“It is a strong line-up this year looking at the names of the directors, especially those in competition,” said Wendy Mitchell, editor of the magazine Screen International.

“There are some very sellable films this year, and the fact that business was down at the Berlin festival (in February) usually means that there will be keen buyers at Cannes.”

Out of competition, hundreds of films will be shown in special sessions while 4,000 or so films, many yet to be made, will be haggled over in meetings along the Croisette, the resort’s chic promenade, or on extravagant yachts moored nearby.

Patrick Wachsberger, co-chairman of Lionsgate Motion Picture Group, said he never had time to go to screenings but used Cannes to build buzz for new films including the second and third “Hunger Games” movies.

“You meet with distributors every 30 minutes and it really is like going to the dentist,” said Wachsberger. “The business seems more complicated than it used to be and a bit more frantic, but the money at stake is higher and it’s a bigger gamble.”



News
Entertainment
Sports
Lifestyle
Local

Tattooed, bearded suspect sought in Williamsburg bike theft:…

The suspected thief faces grand larceny charges after investigators said he entered the building on North 5th Street in Williamsburg.

Local

Report: Rich New Yorkers don't move from NYC…

An Independent Budget Office analysis found that the wealthiest residents don't move out of the city any more or less than other New Yorkers.

National

Pioneers for domestic violence push on

Reporter was commissioned to write this in-depth article. Two decades have passed since the O.J. Simpson trial captivated the country. But in the 20 years…

Local

Food truck with a mission hires at-risk New…

A group branding itself as food trucks for social justice specifically hires and trains young men and women with troubled pasts.

Movies

Review: 'A Most Wanted Man' works better when…

In one of his last roles, Philip Seymour Hoffman headlines the John Le Carre adaptation of "A Most Wanted Man," about the pursuit of a Chechen refugee.

Television

TV watch list, Tuesday, July 22: 'Royal Pains,'…

Catch a new episode of "Royal Pains" where Hank has to help out a housesitter.

Entertainment

'Bachelorette' recap: Episode 10, 'Men Tell All'

Why does the #MenTellAll episode exist? Because they don’t, and it shouldn’t. Is it a lazy vehicle to sell more ad space? Is it to…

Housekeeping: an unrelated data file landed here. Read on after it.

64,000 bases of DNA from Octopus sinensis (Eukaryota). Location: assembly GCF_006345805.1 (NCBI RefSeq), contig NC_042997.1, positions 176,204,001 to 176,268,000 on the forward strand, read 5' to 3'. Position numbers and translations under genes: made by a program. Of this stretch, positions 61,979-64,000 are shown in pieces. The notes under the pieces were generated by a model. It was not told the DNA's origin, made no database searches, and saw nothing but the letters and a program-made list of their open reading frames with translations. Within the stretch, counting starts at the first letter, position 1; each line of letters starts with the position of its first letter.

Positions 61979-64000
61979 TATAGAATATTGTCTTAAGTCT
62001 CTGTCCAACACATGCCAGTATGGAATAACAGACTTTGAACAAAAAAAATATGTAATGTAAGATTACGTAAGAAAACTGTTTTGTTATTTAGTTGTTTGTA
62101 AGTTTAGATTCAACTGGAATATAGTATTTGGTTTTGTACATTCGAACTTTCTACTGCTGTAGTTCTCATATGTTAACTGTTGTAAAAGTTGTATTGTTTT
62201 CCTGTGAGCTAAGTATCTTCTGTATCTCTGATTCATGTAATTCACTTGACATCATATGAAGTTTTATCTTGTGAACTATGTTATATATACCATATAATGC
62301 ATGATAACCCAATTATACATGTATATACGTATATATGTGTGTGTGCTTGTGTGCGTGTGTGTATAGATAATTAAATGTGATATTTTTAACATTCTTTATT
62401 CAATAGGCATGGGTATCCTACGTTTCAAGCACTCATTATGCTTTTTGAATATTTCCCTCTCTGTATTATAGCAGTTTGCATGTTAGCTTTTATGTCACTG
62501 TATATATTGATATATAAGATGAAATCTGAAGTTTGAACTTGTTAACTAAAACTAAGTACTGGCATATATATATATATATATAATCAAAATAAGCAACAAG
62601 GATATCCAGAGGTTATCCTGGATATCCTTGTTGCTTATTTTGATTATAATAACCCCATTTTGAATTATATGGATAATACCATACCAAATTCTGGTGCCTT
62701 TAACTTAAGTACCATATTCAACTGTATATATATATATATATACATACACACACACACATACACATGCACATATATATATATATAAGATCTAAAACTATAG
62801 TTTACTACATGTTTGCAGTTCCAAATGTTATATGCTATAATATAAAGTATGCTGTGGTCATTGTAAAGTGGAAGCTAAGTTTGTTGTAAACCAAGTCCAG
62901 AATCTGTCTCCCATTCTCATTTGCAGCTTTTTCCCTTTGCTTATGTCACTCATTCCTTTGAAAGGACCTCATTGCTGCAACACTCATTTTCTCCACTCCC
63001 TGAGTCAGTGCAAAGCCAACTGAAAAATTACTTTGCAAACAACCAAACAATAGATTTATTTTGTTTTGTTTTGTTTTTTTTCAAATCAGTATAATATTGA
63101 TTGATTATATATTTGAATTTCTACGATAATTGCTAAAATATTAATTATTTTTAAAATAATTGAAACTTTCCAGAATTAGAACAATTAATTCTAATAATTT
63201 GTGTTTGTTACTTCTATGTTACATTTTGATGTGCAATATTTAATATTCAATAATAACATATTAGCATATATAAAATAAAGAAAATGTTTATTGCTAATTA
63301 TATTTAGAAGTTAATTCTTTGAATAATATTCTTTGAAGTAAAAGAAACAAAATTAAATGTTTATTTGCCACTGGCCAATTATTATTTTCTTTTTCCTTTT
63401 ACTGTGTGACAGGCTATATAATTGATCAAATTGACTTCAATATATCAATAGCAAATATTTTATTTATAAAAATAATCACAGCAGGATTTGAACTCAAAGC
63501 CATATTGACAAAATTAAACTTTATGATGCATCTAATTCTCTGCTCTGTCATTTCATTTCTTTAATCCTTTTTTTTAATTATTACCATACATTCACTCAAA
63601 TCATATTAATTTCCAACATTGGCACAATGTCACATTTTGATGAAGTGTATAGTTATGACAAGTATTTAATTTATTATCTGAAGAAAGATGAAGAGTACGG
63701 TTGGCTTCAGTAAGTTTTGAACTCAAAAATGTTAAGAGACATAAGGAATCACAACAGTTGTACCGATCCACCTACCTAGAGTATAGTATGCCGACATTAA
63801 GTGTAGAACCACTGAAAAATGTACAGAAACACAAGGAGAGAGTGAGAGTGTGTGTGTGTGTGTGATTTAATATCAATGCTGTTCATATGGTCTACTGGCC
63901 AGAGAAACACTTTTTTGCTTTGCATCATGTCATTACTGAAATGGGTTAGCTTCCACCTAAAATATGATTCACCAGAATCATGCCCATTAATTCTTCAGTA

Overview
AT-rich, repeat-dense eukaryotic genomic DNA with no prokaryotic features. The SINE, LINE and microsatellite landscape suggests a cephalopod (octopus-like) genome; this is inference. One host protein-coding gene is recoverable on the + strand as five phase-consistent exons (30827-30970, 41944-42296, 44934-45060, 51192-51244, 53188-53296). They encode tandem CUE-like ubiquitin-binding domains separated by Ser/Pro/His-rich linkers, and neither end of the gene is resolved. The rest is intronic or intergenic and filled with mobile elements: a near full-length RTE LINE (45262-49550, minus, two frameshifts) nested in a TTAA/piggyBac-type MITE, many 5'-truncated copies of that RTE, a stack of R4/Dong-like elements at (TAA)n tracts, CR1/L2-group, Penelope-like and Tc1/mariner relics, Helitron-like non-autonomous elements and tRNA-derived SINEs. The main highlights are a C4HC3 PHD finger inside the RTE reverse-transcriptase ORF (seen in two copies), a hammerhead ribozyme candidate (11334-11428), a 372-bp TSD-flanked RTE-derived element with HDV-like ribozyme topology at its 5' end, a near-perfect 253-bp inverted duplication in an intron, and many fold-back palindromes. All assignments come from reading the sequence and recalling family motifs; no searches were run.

Television

Olivia Williams explains the ins and outs of…

Olivia Williams plays a botanist beginning to suspect her physicist husband's work on the Manhattan Project might be ominous in WGN America's "Manhattan."

NFL

5 players to watch at Giants training camp

Metro takes a look at five players who will be on everyone’s mind when Giants training camp gets underway.

NFL

'Vicktory dogs' travel road to rehabilitation seven years…

Of the dozens of dogs groomed by Bad Newz Kennels, 48 were rescued and 22 of the pit bull terriers have emerged at Best Friends Animal Society.

MLB

Yankees looking at trade for Cliff Lee, according…

Yankees looking at trade for Cliff Lee, according to report

NFL

Giants lineman Chris Snee to retire: Reports

The Giants report to training camp on Tuesday, but Chris Snee may not be there when they do.

Parenting

Buy gently worn back-to-school clothes with Kidizen

Kidizen allows parents to buy and sell gently worn back-to-school clothes.

Wellbeing

Ruling could be beginning of the end for…

This morning, a federal appeals court threw out an IRS regulation that implements subsidies for low-income Americans who bought insurance through Obamacare. These Affordable Care…

Tech

RocketSkates let users roll with a motor

Los Angeles company Acton has raised funds on Kickstarter to roll out a nifty alternative – motor-powered "RocketSkates."

Tech

Knicks star Carmelo Anthony becomes a tech entrepreneur

He's been an All-Star, an Olympian, and a celebrity spokesperson. Now NBA player Carmelo Anthony is adding the position "tech entrepreneur" to his resume. Along…